Last month the Hispanic Chamber of Commerce of Wisconsin filed an important lawsuit against the city of Milwaukee over the City’s new public contracting program. In short, the City’s program, spelled out in City Ordinance 370, violates the Equal Protection Clause by requiring contracting officials and prime contractors to discriminate and grant preferences based on race and sex.
Ordinance 370 forces city officials and prime contractors to pick winners and losers by favoring some minorities and women over other male minorities and non-minorities. For instance, on construction contracts, the City and its prime contractors must grant preferences to businesses owned by African Americans, Asians, and women of all races, over Hispanic males, Native American males, and white males. For purchases of goods and services, the City grants preferences to businesses owned by Hispanics, Native Americans, and women of all races, over African American males, Asian males, and white males.
Why does Milwaukee mandate this peculiar unequal treatment? According to the complaint filed in this case, Ordinance 370 is based upon a flawed disparity study that concluded widespread discrimination resulted in the underutilization of certain groups on certain kinds of contracts. The City apparently believes that the only way to combat the reported discrimination is to award contracts based on race and sex until taxpayer money is distributed proportionately according to local demographics. But that practice was condemned by the Supreme Court in City of Richmond v. J.A. Croson Co., concluding it was “completely unrealistic” to assume “that minorities will choose to enter construction in lockstep proportion to their representation in the local population.”
The underutilization of certain groups may not be caused by discrimination at all. Courts have found that disparities can be the result of nondiscriminatory factors, such as the size and ability of minority firms to take on large projects, whether minority firms were already engaged on other projects, whether minority firms were choosing to bid on other more lucrative contracts outside of the geographic area, the firms’ lack of expertise, or the firms’ noncompetive bids. It is telling that of the 5,045 businesses surveyed for the Milwaukee disparity study, only 18 minority-owned businesses complained of discriminatory treatment. No amount of discrimination is acceptable. But each of these 18 complaints could have been investigated and adjudicated without the imposition of city-wide race- and sex-conscious contracting procedures.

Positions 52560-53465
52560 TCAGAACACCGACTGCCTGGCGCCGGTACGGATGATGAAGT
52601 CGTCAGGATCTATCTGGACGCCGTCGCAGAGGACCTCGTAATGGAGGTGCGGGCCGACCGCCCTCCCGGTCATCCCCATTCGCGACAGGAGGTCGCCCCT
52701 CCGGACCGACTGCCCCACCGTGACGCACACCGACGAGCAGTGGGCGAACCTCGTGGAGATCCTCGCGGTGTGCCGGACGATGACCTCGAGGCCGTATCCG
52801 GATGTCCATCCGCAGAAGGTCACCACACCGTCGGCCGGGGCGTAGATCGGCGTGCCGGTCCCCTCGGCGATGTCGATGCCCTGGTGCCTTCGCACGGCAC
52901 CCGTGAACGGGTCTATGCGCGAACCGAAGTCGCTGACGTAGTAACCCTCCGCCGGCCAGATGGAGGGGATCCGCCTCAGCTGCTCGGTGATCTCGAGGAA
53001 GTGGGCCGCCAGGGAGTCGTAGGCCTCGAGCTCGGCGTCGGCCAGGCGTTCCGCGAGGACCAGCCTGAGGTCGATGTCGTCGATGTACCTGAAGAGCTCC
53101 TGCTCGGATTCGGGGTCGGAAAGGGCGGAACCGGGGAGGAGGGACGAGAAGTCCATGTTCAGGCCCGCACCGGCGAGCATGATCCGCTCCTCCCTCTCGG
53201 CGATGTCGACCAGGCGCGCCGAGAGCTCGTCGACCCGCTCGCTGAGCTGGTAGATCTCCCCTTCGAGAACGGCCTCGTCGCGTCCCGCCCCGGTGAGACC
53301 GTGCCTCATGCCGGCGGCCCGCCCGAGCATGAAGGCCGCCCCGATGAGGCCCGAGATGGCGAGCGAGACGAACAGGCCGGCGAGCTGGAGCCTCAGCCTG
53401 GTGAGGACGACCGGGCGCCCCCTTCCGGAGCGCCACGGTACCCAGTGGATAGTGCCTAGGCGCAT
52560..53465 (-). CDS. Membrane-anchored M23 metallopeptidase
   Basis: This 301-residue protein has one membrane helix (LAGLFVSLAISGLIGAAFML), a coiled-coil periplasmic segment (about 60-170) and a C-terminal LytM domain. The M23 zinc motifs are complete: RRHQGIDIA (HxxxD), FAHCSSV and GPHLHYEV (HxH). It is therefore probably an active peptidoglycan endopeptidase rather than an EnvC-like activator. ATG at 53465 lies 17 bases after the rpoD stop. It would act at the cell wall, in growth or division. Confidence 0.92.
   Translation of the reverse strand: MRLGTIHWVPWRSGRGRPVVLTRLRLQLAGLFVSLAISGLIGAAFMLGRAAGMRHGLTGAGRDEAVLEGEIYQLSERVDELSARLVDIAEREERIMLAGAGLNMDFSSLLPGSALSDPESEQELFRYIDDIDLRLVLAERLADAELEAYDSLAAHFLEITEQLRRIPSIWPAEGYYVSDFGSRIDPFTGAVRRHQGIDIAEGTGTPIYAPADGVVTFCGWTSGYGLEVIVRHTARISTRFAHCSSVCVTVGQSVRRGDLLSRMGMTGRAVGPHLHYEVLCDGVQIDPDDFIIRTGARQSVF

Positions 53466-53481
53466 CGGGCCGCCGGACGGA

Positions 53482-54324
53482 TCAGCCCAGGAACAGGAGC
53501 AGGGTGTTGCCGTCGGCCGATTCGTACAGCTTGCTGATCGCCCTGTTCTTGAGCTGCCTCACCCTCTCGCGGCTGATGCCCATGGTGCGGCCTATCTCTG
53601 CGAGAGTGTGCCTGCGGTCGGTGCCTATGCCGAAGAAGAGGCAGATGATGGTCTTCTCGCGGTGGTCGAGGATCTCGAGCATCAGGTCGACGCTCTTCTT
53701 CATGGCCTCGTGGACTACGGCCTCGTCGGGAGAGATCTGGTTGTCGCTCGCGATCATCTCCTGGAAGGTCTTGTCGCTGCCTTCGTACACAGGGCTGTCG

Imagine how skewed Milwaukee’s utilization statistics are likely to become a year from now if its discriminatory program is not struck down. The groups disfavored by the City today that do not receive preferences will become underutilized, and the groups that are supposedly underutilized today, will become overutilized. To remedy the new disparities, the City will be forced to adjust its program to grant preferences to the new underutilized groups. Of course, the only discrimination that will have been remedied is the discrimination Ordinance 370 requires in the first place. The pattern will then repeat itself.
In LULAC v. Perry, a case concerning redistricting, Chief Justice Roberts sadly noted: “It is a sordid business, this divvying us up by race.” In cases such as City of Richmond v. J.A. Croson Co., and Adarand Constructors v. Pena, the Supreme Court has held that programs “divvying us up by race” are presumptively unconstitutional. Milwaukee’s race-conscious program flies in the face of that legal principle.
Courts cannot review discriminatory contracting programs unless an individual or group brings a legal challenge. The Hispanic Chamber of Commerce of Wisconsin is to be commended for its courage and leadership in stepping up to the plate. PLF is another organization that litigates against all levels of government that sort, classify, and discriminate against individuals according to their race. To find out about PLF’s Equality Under the Law Project, see here.